Liberals Can’t Erase Reagan’s Record … But not for a Lack of Effort

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David Limbaugh 

January 7th 2015

My daughter asked me my opinion on an article she read in Vanity Fair attempting to debunk the presidential record of Ronald Reagan. I happily responded.

The writer of the piece is veteran liberal commentator Michael Kinsley, who used to be a regular on William F. Buckley Jr.’s “Firing Line” and CNN’s “Crossfire.” It’s not as though he appeared out of nowhere, studied the evidence anew, and shared a novel theory. He’s been dissing Reaganomics for decades, along with other Democrats and liberals, whose only recourse is to distort the Gipper’s phenomenal record.

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Why is this even relevant, you ask? Well, according to Kinsley, “every serious G.O.P. presidential aspirant invokes the glorious era of Ronald Reagan, to which the country must return. Ignore the fact that, for the likes of Paul Ryan and Rand Paul, Reagan’s actual record — from increased bureaucracy to higher deficits — should be seen as a complete failure.”

Ever since Reagan’s two terms in office, Democrats have been trying to recast those years of remarkable peacetime growth, without inflation, as a time of abject greed — when the rich got richer and the poor got poorer. But the facts have never corroborated their propaganda.

To really understand Reagan’s record — and thus mainstream conservatism still today — you must remember just how bleak things were during the Carter years. At the end of Jimmy Carter’s term, unemployment was 7.4 percent, and galloping toward double digits; inflation was already in double digits; and interest rates were a staggering 21.5 percent. There was no end in sight.

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Indeed, I remember the general malaise that gripped the nation at that time — the attitude of despair, fatalism, and resignation. America’s best years, according to Carter’s apologists, were behind her, and it wasn’t his fault that things were so abysmally bleak.
Reagan, against all naysayers, promised that proper policies could unleash the sleeping economic giant again; that we could return to sustained, robust growth and prosperity. Once elected, despite strong opposition from Democrats in Congress, he fulfilled his promise.

Reagan inherited a steep recession but, unlike President Obama today, did not keep using it as an excuse well into his presidency. Reagan didn’t need excuses, because his policies began to produce results very quickly.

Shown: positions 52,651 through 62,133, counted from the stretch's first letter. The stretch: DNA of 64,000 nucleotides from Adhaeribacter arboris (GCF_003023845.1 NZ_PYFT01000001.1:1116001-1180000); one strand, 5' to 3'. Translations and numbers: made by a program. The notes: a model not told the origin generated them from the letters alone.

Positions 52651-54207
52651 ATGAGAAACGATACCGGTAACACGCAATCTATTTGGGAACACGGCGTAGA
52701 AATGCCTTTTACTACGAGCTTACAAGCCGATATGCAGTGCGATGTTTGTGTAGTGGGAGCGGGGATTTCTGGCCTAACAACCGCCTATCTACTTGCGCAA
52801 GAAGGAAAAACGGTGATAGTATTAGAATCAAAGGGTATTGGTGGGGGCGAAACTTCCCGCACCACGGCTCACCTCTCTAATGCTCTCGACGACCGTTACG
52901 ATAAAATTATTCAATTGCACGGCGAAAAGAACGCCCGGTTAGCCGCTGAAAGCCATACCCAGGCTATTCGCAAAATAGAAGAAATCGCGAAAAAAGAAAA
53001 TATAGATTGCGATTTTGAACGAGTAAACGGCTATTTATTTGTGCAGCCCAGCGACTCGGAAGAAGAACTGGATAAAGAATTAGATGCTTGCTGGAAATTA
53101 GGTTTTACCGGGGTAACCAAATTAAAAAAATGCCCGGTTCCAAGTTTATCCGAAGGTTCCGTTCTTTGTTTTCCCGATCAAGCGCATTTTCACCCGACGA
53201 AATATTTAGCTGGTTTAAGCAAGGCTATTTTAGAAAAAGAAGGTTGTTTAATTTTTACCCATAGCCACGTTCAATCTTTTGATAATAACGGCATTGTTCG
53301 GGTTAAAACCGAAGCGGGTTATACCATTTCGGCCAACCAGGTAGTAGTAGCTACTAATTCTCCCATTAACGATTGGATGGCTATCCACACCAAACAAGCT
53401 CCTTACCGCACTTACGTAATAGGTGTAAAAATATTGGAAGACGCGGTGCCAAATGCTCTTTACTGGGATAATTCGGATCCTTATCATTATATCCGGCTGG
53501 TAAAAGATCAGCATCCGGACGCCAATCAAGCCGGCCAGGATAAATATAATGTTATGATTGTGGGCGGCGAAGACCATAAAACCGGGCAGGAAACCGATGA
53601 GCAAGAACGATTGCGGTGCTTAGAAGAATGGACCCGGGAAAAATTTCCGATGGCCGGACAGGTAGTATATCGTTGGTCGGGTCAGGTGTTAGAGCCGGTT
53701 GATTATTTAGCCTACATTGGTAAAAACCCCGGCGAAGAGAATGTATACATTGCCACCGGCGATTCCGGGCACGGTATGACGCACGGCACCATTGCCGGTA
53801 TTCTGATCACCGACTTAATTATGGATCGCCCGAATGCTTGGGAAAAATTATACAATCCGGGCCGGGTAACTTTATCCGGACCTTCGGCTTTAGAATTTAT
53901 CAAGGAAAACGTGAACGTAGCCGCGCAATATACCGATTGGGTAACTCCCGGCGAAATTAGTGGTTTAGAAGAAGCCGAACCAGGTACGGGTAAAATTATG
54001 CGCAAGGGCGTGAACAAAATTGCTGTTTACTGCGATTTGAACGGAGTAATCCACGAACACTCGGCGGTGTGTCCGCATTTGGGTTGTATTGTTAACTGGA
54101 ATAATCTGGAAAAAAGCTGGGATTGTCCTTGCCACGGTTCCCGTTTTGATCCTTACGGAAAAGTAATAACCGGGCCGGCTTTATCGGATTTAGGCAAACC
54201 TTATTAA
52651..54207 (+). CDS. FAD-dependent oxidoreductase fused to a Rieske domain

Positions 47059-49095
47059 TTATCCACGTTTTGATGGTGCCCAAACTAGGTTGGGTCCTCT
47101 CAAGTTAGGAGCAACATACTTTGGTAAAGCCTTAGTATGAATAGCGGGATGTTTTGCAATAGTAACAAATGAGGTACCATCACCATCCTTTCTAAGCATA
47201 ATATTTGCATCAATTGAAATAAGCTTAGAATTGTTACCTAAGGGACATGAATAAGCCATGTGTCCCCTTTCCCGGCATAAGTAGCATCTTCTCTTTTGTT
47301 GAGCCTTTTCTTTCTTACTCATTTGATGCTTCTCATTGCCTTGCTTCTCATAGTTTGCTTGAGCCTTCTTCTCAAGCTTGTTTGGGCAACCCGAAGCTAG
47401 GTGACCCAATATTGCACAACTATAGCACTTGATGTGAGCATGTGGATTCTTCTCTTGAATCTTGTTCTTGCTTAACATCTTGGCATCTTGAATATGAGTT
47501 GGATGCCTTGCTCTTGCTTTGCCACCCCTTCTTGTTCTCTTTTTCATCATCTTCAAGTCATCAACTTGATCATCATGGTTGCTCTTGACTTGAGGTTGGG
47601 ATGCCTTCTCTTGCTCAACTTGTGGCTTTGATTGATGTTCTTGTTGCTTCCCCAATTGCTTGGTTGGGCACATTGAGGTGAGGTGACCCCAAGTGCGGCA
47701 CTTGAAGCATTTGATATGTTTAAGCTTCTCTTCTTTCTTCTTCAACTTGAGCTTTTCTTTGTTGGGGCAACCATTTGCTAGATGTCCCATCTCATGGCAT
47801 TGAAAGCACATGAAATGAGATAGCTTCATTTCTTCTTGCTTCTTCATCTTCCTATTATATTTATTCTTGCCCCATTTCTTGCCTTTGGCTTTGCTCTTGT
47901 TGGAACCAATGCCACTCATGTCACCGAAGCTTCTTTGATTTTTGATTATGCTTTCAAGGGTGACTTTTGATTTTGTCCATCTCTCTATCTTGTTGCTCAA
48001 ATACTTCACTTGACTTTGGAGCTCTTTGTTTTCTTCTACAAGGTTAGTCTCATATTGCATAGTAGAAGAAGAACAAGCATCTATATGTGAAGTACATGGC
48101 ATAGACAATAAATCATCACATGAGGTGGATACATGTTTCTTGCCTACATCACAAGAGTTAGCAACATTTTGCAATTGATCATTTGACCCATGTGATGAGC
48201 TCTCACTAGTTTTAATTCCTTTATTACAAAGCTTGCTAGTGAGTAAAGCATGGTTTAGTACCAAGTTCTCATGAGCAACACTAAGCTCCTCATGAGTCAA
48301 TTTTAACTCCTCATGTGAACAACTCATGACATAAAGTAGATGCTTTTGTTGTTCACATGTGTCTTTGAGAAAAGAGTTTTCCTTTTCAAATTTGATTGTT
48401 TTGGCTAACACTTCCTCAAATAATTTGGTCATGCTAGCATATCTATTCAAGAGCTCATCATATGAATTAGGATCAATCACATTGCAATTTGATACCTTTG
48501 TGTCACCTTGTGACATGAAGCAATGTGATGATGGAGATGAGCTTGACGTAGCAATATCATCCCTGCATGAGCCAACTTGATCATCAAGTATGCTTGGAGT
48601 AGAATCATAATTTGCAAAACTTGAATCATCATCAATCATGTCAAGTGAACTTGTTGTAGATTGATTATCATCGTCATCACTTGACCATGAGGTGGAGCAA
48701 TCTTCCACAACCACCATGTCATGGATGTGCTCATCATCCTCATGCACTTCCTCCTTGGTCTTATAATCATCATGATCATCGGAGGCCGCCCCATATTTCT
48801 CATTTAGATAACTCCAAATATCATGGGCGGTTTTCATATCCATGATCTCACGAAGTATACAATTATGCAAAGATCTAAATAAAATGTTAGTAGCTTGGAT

Reagan had pushed for a 30 percent across-the-board cut in marginal income tax rates, but Democrats in Congress forced a reduction to 25 percent and delayed its implementation. Once the bill passed and kicked in, the results were dramatic.

Along with Reagan’s policy of deregulation, his tax cuts produced an economic boom that continued for almost eight full years — from November 1982 to July 1990 — with not a scintilla of a recession.

Reagan’s policies led to the largest period of economic growth to date in the history of the nation. The economy was nearly a third larger at the conclusion of the Reagan years than at the beginning. Real median family income grew by $4,000, as opposed to almost no growth during the Ford-Carter years.

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Like President John F. Kennedy, Reagan demonstrated that reducing marginal income tax rates could increase revenues. Revenues almost doubled during the Reagan years, and even after adjusting for inflation, they increased by some 28 percent. Reaganomics also shattered the long-established economic textbook axiom that there is a trade-off between unemployment and inflation. Despite nearly 20 million new jobs, there was barely any upward pressure on prices.

Though Democrats preached that under Reagan, the rich got richer and the poor got poorer — in fact the plight of all income groups improved. Not only that but upward mobility, which received its last rites under Carter, made a dramatic comeback, as a Treasury Department study revealed that 86 percent of the people in the lowest 20 percent of income in 1979 graduated into higher categories during the 1980s. More people in every income group moved up than down except — ironically — the top 1 percent of earners. CONTINUED HERE (CLICK)

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